Saturday, March 31, 2007

Ian Birds: Badminton Club sets sights on gym

The following letter appeared in the Penticton Western News Advertiser, Mar 25 2007:

Re: Acquisition of Pen Hi north gymnasium/auditorium for badminton/sport purposes:

We are pleased to confirm that the Penticton Badminton Club has recently re-established itself as an active, viable group, capable of joining other interested sporting/artistic groups in taking over operation of the use of the above-mentioned facilities. The PBC for many years, leased the facilities from the Penticton school district and operated both adult and junior badminton programs in the evening and valley-wide tournaments on weekends.

All of these activities and associated social functions came to an end when the school district discontinued use of the Pen High gymnasium and relocated our activities to Wiltse School gymnasium. At a later date, the city made available the recreation centre on an ad-hoc basis. This facility is inadequate due to poor lighting and inappropriate wall colours. The Pen Hi gymnasium is far superior in this respect. Badminton activities have therefore suffered. Tournament play is now non-existent except for the other centres in the valley that attract the better players. A sad state of affairs for local merchants who benefited from local players and the influx of outside players from other areas coming to Penticton.

The PBC has, over the years, accumulated a substantial fund from membership dues and tournament registration fees. This income has been well invested and members have expressed a wish to explore investing in the establishment of the PBC in the Pen Hi gymnasium. We also encourage the efforts of other clubs and organizations who would wish to join with the PBC in entering a long-term lease through the City of Penticton of the lands containing both the gymnasium and the auditorium.

PBC would be available on short notice to enter into negotiations with municipal staff to formulate a policy of use for the said facilities and look forward to your support and reply in this regard.

Ian A.Birds President,
Penticton Badminton Club

Errol Anderson: Losing building inconceivable

The following letter appeared in the Penticton Herald:

Dear Editor:

Being a subscriber to Penticton Community Concerts, I have enjoyed many theatrical and music productions over the years in the Penticton Secondary School Auditorium. This little gem of a theatre is quite unique with its approximately 700 comfortable seats, all with an unobstructed stage view, its marvelous acoustics and its central location.

The thought of losing this heritage building to the wreckers’ ball due to a lack of foresight or intention is inconceivable. What is there to take its place to serve the arts in this community?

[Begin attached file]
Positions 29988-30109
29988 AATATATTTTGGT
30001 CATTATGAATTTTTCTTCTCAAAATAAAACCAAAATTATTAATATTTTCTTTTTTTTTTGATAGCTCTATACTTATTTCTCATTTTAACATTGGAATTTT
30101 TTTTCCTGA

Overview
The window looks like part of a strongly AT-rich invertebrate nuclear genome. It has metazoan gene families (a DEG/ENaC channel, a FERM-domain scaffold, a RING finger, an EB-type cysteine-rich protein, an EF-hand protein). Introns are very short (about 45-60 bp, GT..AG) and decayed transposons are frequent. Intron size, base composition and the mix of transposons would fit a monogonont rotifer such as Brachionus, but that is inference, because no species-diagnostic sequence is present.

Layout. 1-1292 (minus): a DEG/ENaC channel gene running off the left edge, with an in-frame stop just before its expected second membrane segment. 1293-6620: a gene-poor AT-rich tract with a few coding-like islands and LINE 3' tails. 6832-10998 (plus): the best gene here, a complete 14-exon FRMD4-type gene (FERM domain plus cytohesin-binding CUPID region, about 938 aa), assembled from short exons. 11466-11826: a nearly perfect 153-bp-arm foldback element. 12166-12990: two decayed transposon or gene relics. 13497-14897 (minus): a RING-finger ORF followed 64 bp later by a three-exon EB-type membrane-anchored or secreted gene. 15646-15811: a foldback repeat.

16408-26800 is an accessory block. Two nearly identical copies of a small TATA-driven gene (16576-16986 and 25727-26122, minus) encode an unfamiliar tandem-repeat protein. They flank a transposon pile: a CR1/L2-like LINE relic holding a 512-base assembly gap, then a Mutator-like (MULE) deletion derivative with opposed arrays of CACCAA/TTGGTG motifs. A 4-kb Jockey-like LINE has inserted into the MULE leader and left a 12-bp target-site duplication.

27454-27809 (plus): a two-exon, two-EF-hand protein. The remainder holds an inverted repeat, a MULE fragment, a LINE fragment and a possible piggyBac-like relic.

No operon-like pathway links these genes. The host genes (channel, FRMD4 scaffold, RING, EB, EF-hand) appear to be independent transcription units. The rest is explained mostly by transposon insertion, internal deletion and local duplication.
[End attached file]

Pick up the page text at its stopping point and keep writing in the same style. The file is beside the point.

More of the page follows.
I am pleased city council has managed to negotiate a revised decision date with the school board, to June 1 in order, as quoted, to conduct a facilities inventory. Mayor Jake Kimberley has also stated that the city has finite resources and “must be proactive in determining where facility dollars will be required in the future.”

Undoubtedly, this is a task to be undertaken but there is no commitment at this time by council to save our auditorium by their action. Nor will there be, in my opinion, unless those who pay council’s wages make it clear the city must act on the taxpayers’ wishes to retain this fine building for the benefit of us all. Bear in mind the necessary cost to separate this building from the school gymnasium and renew its air-conditioning and hearing systems and upgrade other services can only be miniscule compared to the staggering $17 million cost overrun negotiated by this council in relation to the South Okanagan Event Centre contract.

Do not assume, fellow citizens, that in the review and facilities inventory proposed by council that our auditorium will be given any special priority in their decision-making. It will have to be made clear to them we want our Pen-Hi Auditorium saved for our continued use and for our amateur dramatic societies to be encouraged and supported by its presence. So, make that call, mail that letter, talk to our councilllors. Otherwise, we shall be lectured on finite resources, competing demands and conflicting priorities by our local politicians and lose this treasured facility in the ensuing debate.

Let us unite in our determination in this and ensure council carries out our wishes in the matter.

Errol Anderson